Rio Tinto, in its half-year results, provided an update on its haul truck automation efforts at its iron ore mines in the Pilbara of Western Australia, saying it expects to hit some significant milestones by the end of 2019.
The company, one of the first adopters of autonomous haulage systems through a commercial trial at its West Angelas operation all the way back in 2008, said it had continued investing in productivity and automation in the first six months of 2019 and expected 50% of its iron ore truck fleet to be fully autonomous by the end of the year.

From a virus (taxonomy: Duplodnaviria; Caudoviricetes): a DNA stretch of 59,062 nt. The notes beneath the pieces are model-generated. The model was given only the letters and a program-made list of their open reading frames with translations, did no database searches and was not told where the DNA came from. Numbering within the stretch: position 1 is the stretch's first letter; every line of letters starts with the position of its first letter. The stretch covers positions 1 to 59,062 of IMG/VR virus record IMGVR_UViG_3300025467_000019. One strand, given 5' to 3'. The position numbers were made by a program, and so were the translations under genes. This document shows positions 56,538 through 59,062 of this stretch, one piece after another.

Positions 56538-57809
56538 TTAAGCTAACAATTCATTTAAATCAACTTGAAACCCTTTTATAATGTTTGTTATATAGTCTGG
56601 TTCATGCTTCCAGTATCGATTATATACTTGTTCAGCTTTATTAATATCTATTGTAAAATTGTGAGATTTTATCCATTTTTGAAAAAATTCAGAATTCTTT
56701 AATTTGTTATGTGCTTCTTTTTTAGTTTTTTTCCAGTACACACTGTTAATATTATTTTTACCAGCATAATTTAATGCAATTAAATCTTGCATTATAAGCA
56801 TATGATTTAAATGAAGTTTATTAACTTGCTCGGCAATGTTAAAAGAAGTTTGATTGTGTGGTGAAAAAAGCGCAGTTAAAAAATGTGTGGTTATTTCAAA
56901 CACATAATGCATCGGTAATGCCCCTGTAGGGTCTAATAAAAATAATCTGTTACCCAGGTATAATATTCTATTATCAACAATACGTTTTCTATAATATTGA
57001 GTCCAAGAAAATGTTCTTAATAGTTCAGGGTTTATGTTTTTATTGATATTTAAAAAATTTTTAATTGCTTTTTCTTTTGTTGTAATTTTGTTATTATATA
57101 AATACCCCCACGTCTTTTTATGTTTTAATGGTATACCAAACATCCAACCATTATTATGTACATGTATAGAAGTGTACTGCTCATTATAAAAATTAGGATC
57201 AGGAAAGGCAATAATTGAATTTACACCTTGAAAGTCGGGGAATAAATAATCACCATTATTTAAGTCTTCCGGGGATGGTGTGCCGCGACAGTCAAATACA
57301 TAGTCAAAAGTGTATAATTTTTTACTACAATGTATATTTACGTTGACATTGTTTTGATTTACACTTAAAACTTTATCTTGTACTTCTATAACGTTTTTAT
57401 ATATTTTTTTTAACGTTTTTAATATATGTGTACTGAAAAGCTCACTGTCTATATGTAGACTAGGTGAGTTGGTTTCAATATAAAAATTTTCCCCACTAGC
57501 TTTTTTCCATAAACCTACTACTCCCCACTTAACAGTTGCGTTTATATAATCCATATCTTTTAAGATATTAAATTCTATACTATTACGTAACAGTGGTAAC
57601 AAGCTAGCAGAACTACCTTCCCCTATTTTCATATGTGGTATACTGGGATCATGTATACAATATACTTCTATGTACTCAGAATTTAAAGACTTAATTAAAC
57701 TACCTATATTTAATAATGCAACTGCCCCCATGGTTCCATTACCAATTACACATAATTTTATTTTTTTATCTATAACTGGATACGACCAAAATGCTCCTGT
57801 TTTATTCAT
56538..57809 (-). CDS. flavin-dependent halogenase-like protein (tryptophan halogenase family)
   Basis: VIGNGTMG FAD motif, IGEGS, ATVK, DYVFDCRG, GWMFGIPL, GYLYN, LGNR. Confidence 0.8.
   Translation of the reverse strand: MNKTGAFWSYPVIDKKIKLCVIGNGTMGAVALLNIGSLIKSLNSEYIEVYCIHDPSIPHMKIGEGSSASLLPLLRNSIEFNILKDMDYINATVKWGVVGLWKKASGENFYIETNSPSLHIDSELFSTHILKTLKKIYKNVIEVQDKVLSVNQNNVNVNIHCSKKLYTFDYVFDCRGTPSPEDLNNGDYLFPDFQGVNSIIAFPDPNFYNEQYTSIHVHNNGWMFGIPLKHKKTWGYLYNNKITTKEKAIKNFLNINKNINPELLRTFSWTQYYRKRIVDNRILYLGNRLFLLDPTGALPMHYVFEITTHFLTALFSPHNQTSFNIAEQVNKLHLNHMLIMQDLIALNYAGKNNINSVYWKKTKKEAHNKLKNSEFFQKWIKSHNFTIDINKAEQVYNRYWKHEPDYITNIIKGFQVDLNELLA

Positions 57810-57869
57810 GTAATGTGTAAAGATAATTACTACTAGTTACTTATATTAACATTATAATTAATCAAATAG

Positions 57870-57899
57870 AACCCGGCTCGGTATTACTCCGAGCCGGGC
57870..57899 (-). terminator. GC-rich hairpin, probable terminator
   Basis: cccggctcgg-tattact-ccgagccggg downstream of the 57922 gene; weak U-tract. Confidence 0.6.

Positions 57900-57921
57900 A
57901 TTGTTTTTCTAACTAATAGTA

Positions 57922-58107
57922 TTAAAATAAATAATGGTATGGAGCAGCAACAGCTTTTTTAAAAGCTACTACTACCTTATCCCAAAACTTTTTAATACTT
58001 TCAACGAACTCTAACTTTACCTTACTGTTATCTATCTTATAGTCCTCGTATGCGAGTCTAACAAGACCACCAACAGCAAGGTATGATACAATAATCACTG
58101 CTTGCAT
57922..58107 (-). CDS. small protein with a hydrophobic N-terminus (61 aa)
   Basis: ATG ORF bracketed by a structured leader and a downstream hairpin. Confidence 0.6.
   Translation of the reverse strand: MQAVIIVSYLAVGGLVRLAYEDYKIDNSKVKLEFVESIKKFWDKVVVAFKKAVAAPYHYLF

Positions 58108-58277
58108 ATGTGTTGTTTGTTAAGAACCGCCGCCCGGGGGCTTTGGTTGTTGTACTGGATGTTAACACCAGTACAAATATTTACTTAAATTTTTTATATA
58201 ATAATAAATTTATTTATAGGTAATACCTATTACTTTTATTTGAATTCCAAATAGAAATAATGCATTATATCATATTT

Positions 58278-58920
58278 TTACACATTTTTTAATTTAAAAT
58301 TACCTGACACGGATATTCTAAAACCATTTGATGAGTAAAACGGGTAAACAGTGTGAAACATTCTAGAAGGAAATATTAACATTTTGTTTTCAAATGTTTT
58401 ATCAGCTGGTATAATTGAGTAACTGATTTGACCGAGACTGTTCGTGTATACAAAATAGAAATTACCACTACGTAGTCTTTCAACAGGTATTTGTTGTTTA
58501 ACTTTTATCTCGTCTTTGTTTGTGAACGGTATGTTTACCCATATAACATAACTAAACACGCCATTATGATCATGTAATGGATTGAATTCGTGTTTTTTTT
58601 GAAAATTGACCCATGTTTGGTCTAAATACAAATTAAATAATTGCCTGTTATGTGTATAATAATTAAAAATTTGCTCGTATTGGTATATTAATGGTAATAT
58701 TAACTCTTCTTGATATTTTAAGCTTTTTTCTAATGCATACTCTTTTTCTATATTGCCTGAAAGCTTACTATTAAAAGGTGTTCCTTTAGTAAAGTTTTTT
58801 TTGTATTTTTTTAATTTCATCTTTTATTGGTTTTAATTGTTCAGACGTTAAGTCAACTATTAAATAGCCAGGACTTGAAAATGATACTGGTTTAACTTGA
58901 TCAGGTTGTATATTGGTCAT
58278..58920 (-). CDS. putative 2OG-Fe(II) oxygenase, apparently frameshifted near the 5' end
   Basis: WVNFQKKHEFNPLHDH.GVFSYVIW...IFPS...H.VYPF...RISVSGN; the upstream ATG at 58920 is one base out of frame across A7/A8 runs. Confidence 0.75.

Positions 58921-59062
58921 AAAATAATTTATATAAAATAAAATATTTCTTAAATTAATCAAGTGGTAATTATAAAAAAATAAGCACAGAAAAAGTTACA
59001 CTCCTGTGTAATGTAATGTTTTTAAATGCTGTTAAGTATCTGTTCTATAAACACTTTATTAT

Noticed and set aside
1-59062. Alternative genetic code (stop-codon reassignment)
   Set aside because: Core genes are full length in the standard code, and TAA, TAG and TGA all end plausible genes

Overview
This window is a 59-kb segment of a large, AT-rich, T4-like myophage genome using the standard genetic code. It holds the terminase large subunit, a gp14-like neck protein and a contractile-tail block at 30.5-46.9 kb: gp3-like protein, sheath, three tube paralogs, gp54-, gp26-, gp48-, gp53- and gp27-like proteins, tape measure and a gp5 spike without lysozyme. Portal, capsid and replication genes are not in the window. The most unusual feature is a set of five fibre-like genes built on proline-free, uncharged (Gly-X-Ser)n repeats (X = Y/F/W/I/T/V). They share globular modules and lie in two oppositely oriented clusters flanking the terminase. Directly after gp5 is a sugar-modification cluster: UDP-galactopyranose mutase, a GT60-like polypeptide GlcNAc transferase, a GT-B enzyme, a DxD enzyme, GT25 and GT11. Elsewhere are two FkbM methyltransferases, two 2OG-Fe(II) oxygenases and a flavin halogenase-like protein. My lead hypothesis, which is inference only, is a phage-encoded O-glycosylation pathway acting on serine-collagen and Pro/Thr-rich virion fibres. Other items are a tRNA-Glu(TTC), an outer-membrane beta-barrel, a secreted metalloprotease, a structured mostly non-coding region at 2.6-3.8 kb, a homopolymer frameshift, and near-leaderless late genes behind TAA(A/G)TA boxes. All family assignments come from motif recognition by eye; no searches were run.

The company said: “Deployments are complete at seven of our sites, with Hope Downs 1 and Marandoo in transition.”
Last week, Fortescue Metals Group (FMG) said its plan to automate all haul trucks across its Pilbara iron ore network was going to plan, with 128 trucks running in autonomous mode as of the end of June.
Meanwhile, Rio said its AutoHaul project, which sees 2.4 km long trains travel across a network of 1,700 km of track, all monitored remotely from an operations centre in Perth, was now fully operational. These trains have safely travelled more than 4.5 million kilometres autonomously since they were first deployed last year.